The Biggest and Most Affected Data Breach
There were many data breach 2016. It seemed like there was a new one in the news every other week during that year. From a cybersecurity perspective, it was one of the biggest years of breaches. It is interesting to note, though, that 95% of all data breach 2016 was comprised of three industries: technology at 68%, government at 16%, and retail at 11%. By looking into the biggest breaches of 2016, let’s see what else can we learn in terms of data security.
Yahoo! Data Breach 2016
Probably the highest profile data breach 2016 was with Yahoo!. It actually had two breaches within the same calendar year. First was in September 2016, when over 500 million customer records were compromised. This was considered as the largest loss of data ever until the company beat their own record just a few months later in December 2016, when they admitted to another breach that affected more than a billion users’ data.
The data breach exposed sensitive information such as names, addresses, birthdays, and even security questions and answers. The biggest reveal, however, was that these breaches happened in 2014 and in 2013, respectively, but the company only found out in 2016. Although Yahoo! never mentioned who the attacker was, they did hint in one of their statements about the incidents that it was a state-sponsored attacker.
Democratic Party Data Breach 2016
There were several data breach 2016 for the Democratic Party, which included the Democratic Congressional Campaign Committee, the Democratic National Committee, and even John Podesta, who was the chairman of the 2016 Hillary Clinton presidential campaign. This sparked debates on the involvement of Russian cyberattacks with the presidential election. Recently, U.S. Intelligence agencies have disclosed that actors who were closely related to Russia were involved in the Democratic Party data breach 2016.
FriendFinder Networks Data Breach 2016
This is the parent company of websites that include Adult Friend Finder, Penthouse.com, and Cams.com. The data breach 2016 of FriendFinder Networks led to the more than 412 million breached records. For perspective, this was 10 times more data compared to the Ashley Madison hacks of 2015. Several sensitive data were breached, which include names, passwords, emails, and usernames. Hackers used a local file inclusion exploit to gain access to the network.
MySpace Data Breach 2016
The once-popular social media site, MySpace, was another victim of data breach 2016. Millions of passwords were stolen and sold over the dark web. Reports suggest that this included 427 million passwords used by more than 360 million users. This endangered many people who reused passwords in different accounts. Much like the Yahoo! data breach 2016, it seemed that this attack occurred in 2013 and was only found later on.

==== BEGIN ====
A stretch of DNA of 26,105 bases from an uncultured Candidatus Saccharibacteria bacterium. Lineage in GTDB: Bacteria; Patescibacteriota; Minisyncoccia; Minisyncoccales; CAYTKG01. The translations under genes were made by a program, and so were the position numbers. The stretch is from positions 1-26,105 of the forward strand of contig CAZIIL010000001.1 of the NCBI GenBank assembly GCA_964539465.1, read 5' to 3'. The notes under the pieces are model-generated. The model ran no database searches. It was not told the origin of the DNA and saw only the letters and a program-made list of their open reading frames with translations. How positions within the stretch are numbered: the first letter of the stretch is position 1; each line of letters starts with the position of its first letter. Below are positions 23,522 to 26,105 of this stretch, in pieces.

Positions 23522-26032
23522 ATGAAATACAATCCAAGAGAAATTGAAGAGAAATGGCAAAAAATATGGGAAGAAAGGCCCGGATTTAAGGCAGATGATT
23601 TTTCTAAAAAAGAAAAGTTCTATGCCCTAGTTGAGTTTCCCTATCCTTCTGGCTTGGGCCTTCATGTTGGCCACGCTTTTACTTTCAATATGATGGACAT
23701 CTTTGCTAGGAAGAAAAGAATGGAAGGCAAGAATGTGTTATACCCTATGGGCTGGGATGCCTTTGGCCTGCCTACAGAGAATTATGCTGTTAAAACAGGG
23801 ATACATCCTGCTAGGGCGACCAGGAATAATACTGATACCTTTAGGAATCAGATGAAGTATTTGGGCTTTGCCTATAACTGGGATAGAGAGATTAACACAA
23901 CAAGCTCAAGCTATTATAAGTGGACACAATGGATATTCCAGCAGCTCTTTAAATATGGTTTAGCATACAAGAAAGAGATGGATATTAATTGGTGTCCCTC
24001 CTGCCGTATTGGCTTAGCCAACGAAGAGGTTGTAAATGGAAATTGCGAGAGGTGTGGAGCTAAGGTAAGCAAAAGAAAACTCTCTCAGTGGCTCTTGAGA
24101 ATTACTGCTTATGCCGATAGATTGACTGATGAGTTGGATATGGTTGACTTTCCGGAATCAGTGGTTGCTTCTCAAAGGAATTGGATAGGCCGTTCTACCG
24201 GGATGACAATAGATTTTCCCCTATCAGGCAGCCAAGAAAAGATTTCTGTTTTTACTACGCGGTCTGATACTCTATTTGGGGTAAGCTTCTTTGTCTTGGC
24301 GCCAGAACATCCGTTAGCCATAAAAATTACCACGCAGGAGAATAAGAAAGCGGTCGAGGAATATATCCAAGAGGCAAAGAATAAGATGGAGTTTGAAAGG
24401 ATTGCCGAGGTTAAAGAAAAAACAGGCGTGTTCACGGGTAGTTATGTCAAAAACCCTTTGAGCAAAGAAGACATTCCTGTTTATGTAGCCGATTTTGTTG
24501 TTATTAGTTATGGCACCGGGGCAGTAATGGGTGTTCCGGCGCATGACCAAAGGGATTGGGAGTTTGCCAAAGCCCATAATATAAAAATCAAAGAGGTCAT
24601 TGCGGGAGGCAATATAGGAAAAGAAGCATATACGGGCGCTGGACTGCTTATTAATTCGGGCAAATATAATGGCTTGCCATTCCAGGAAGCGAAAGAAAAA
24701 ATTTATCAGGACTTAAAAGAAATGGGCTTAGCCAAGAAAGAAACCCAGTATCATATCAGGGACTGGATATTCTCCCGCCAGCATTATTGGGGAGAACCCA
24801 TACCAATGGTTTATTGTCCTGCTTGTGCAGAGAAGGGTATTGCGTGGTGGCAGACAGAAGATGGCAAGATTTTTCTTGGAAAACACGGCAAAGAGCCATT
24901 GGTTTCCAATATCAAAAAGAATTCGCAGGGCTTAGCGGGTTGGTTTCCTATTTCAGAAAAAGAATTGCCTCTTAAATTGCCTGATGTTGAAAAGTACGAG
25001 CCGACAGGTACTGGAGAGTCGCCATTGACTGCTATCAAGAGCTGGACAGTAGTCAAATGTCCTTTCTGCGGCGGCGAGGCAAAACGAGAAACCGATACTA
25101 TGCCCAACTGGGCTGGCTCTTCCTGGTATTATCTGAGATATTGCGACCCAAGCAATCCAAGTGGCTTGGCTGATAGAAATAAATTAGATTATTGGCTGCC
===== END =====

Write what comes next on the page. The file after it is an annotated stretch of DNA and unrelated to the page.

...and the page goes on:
LinkedIn Data Breach 2016
The hacker who was responsible for the MySpace data breach 2016 was connected to the breach suffered by LinkedIn, which led to stolen records for 117 million users. The credentials were again sold on the dark web by a Russian hacker who went by the name of “Peace.” This hacker was also found to commit other cybersecurity crimes, including creating a backdoor to the Linux Mint operating system that led to the download of malicious programs.
Mossack Fonseca/The Panama Papers Data Breach 2016
Mossack Fonseca, a Panamanian law firm, suffered a data breach 2016, which led to about 2.16 terabytes of sensitive data being exposed. This included at least 4.8 million emails, 3 million database records, 1.1 million images, 2.2 million PDF files, and over 320,000 text files. Many details about this data breach 2016 is not clear to this day, including the identity of the attacker; however, the files exposed a massive tax evasion operation by wealthy individuals from over 200 countries.
National Security Agency Data Breach 2016
In 2016, the National Security Agency suffered two major data breaches. These include 50 terabytes of data being stolen by a hacker group called Shadow Brokers and a former staffer. This has put attention into what both insiders and outsiders can do when they get their hands on government data.
VK Data Breach 2016
Described as Russia’s Facebook, VK is a social media platform that suffered data breach 2016 from the same Russian hacker named “Peace.” It was reported that over 100 million accounts were being sold on the dark web for bitcoin. This attack also highlighted the poor security of the platform, as the passwords were shown to be stored as plain text.